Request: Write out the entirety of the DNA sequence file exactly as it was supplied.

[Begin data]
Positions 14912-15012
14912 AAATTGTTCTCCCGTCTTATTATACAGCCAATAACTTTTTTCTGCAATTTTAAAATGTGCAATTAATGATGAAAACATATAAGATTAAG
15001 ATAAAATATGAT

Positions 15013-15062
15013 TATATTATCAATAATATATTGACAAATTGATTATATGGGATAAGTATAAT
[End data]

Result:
Positions 14912-15012
14912 AAATTGTTCTCCCGTCTTATTATACAGCCAATAACTTTTTTCTGCAATTTTAAAATGTGCAATTAATGATGAAAACATATAAGATTAAG
15001 ATAAAATATGAT

Positions 15013-15062
15013 TATATTATCAATAATATATTGACAAATTGATTATATGGGATAAGTATAAT